Shuttle 74 of valve 73 is also mechanically connected to trigger lever 31 by the connection indicated schematically at 77, so that depression of trigger lever 31 to obtain semi-automatic operation of the ventilator is effective to displace shuttle 74 to the position in which it interrupts the bypass connection between lines 70 and 71, so making valve arrangement 20 effective to control the oscillator.

It will be understood that when the supply of breathable gas from source 12 is interrupted, spring 75 shifts shuttle 74 into the position to open the bypass constituted by lines 70 and 71. Accordingly, upon restoration of source gas pressure the bypass remains open and the ventilator commences operation in its fully automatic mode. However, the first depression of trigger lever 31 shifts the shuttle 74 to the position in which the connection between lines 70 and 71 is interrupted, the shuttle being held in this position thereafter so long as source gas pressure is available over line 76 to balance the thrust of spring 75. The valve arrangement 20 thus becomes effective to control semi-automatic operation of the ventilator, under control of trigger lever 31 in the manner described in relation to FIG. 1. Means, such as the knob 40 and projection 41 of FIG. 1 may be provided to hold trigger lever 31 depressed for maintained automatic operation after a period of semi-automatic operation.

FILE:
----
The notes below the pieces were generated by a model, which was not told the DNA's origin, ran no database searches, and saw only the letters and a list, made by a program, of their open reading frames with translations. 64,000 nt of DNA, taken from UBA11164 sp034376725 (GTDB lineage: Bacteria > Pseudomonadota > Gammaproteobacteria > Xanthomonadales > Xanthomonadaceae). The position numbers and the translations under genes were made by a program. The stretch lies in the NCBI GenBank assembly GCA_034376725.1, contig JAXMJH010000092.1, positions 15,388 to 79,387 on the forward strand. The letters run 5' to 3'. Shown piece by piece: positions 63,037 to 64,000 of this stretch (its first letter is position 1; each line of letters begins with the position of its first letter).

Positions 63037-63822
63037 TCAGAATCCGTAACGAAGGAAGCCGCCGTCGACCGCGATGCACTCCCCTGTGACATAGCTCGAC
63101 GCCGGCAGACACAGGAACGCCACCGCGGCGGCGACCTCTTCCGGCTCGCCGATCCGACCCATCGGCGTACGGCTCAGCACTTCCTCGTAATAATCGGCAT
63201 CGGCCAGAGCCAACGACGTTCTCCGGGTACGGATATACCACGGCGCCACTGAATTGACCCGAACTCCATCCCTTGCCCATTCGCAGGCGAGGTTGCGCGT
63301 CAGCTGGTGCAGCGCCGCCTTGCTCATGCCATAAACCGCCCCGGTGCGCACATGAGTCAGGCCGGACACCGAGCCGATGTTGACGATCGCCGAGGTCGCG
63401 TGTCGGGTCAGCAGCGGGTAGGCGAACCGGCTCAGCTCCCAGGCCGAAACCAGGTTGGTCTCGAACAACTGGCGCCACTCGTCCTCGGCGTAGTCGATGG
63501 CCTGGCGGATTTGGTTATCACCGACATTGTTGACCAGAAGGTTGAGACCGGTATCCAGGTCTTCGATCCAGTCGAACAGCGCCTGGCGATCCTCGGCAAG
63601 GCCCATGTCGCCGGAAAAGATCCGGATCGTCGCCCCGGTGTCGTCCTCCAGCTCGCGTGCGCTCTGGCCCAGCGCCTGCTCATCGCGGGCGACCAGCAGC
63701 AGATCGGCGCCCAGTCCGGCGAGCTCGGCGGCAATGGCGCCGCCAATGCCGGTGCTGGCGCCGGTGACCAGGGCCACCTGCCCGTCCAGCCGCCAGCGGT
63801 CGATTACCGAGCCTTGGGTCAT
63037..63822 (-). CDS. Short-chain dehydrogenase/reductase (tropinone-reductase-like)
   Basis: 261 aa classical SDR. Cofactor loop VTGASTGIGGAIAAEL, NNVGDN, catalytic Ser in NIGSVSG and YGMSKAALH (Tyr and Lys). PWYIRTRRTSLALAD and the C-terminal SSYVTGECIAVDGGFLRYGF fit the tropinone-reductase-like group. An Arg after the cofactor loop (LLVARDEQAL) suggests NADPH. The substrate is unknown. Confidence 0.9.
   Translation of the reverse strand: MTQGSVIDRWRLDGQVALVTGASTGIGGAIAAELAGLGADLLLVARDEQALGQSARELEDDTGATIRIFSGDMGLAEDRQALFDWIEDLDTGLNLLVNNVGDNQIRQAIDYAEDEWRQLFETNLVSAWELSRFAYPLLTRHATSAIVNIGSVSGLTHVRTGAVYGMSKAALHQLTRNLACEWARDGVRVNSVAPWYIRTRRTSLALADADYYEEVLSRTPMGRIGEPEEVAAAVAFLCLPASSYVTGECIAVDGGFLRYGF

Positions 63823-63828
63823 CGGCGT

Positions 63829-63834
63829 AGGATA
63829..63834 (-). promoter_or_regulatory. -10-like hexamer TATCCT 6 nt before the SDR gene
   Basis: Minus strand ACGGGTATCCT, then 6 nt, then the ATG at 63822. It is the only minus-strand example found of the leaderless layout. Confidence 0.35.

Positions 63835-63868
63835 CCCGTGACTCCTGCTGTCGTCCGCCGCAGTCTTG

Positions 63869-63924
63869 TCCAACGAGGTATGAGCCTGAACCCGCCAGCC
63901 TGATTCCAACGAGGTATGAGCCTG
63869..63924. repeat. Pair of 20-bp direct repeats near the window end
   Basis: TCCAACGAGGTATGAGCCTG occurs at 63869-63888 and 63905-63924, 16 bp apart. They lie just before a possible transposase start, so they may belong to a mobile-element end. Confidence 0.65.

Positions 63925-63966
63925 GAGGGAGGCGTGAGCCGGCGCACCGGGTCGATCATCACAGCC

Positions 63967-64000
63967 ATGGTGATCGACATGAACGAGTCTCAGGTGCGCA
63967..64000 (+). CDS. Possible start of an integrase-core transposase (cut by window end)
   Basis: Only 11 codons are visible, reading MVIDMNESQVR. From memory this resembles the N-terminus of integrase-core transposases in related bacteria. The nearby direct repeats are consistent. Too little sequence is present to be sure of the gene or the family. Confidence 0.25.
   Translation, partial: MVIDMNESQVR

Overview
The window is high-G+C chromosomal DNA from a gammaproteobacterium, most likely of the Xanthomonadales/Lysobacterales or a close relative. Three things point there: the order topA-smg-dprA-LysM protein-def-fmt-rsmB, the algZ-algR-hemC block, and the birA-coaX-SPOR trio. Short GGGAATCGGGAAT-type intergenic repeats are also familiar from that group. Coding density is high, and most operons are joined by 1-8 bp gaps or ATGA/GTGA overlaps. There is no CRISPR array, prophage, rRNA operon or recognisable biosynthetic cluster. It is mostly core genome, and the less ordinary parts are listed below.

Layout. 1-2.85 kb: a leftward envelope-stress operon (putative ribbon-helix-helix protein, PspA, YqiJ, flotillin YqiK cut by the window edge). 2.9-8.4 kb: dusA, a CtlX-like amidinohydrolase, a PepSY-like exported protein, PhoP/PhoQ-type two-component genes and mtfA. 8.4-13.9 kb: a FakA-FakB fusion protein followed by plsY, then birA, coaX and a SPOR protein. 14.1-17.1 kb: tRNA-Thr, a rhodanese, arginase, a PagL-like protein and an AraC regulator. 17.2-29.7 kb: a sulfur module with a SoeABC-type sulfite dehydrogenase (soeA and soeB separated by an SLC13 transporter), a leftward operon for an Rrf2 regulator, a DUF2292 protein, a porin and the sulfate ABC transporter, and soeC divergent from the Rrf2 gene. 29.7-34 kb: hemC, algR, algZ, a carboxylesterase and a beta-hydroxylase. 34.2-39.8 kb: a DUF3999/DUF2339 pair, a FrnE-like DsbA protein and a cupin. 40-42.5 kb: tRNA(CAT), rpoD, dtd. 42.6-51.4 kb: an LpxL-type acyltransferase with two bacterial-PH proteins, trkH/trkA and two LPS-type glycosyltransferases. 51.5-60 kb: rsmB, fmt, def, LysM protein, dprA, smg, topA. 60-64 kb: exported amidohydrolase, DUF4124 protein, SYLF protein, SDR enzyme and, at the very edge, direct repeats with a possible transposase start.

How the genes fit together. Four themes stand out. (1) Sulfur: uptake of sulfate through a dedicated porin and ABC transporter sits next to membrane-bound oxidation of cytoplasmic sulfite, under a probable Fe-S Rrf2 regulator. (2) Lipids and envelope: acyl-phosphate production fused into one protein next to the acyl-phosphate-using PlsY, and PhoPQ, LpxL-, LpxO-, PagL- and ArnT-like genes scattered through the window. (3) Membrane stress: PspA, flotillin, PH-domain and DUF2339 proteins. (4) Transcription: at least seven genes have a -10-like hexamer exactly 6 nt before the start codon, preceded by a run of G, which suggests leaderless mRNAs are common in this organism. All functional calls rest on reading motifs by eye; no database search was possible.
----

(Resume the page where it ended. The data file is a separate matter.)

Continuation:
A ventilator in accordance with the invention may incorporate all the usual facilities of lung ventilators. For instance, the breathable gas output by the ventilator may be supplied to any desired patient interface device: e.g. face mask or intra-tracheal tube, via an appropriate patient valve if required to provide for exhalation without the need for mask or tube removal, and the ventilator or the patient interface device may incorporate air mix facilities for diluting an oxygen source gas with air as and when required. Thus, for instance a gas-powered ventilator in accordance with the invention may be arranged to deliver oxygen from a suitable source to a patient valve including an entrainment mixer arranged in the manner disclosed in British Patent 2,174,609. The ventilator may also include a demand valve to permit spontaneous breathing by the patient to inhibit ventilator operation, for instance as disclosed in U.S. Pat. No. 5,016,626 and European Patent 0,343,824.